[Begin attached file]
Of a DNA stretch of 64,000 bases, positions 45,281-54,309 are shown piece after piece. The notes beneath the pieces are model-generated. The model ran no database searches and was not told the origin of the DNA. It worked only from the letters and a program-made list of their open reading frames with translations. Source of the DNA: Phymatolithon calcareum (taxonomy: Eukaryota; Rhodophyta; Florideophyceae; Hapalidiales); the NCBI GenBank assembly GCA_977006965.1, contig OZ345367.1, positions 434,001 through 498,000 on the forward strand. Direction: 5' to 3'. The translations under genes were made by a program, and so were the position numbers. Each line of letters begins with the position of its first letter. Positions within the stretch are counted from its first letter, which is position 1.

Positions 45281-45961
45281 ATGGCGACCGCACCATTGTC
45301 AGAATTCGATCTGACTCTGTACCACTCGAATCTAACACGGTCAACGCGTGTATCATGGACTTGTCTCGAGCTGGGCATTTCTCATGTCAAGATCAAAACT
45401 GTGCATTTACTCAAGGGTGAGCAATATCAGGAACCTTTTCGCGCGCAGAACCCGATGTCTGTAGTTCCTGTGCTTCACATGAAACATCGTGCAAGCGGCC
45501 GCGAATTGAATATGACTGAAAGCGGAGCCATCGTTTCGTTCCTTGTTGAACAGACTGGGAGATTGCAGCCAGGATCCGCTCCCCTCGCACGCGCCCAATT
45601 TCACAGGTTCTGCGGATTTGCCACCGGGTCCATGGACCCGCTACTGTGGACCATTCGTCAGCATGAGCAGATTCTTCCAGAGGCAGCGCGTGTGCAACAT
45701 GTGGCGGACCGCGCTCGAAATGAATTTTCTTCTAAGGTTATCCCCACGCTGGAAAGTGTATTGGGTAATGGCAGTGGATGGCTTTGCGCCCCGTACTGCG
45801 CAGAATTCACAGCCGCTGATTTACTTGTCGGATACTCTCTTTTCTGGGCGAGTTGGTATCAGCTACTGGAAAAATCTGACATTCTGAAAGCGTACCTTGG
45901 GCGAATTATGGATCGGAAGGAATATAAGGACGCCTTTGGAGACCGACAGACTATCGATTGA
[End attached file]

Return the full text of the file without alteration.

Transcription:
Of a DNA stretch of 64,000 bases, positions 45,281-54,309 are shown piece after piece. The notes beneath the pieces are model-generated. The model ran no database searches and was not told the origin of the DNA. It worked only from the letters and a program-made list of their open reading frames with translations. Source of the DNA: Phymatolithon calcareum (taxonomy: Eukaryota; Rhodophyta; Florideophyceae; Hapalidiales); the NCBI GenBank assembly GCA_977006965.1, contig OZ345367.1, positions 434,001 through 498,000 on the forward strand. Direction: 5' to 3'. The translations under genes were made by a program, and so were the position numbers. Each line of letters begins with the position of its first letter. Positions within the stretch are counted from its first letter, which is position 1.

Positions 45281-45961
45281 ATGGCGACCGCACCATTGTC
45301 AGAATTCGATCTGACTCTGTACCACTCGAATCTAACACGGTCAACGCGTGTATCATGGACTTGTCTCGAGCTGGGCATTTCTCATGTCAAGATCAAAACT
45401 GTGCATTTACTCAAGGGTGAGCAATATCAGGAACCTTTTCGCGCGCAGAACCCGATGTCTGTAGTTCCTGTGCTTCACATGAAACATCGTGCAAGCGGCC
45501 GCGAATTGAATATGACTGAAAGCGGAGCCATCGTTTCGTTCCTTGTTGAACAGACTGGGAGATTGCAGCCAGGATCCGCTCCCCTCGCACGCGCCCAATT
45601 TCACAGGTTCTGCGGATTTGCCACCGGGTCCATGGACCCGCTACTGTGGACCATTCGTCAGCATGAGCAGATTCTTCCAGAGGCAGCGCGTGTGCAACAT
45701 GTGGCGGACCGCGCTCGAAATGAATTTTCTTCTAAGGTTATCCCCACGCTGGAAAGTGTATTGGGTAATGGCAGTGGATGGCTTTGCGCCCCGTACTGCG
45801 CAGAATTCACAGCCGCTGATTTACTTGTCGGATACTCTCTTTTCTGGGCGAGTTGGTATCAGCTACTGGAAAAATCTGACATTCTGAAAGCGTACCTTGG
45901 GCGAATTATGGATCGGAAGGAATATAAGGACGCCTTTGGAGACCGACAGACTATCGATTGA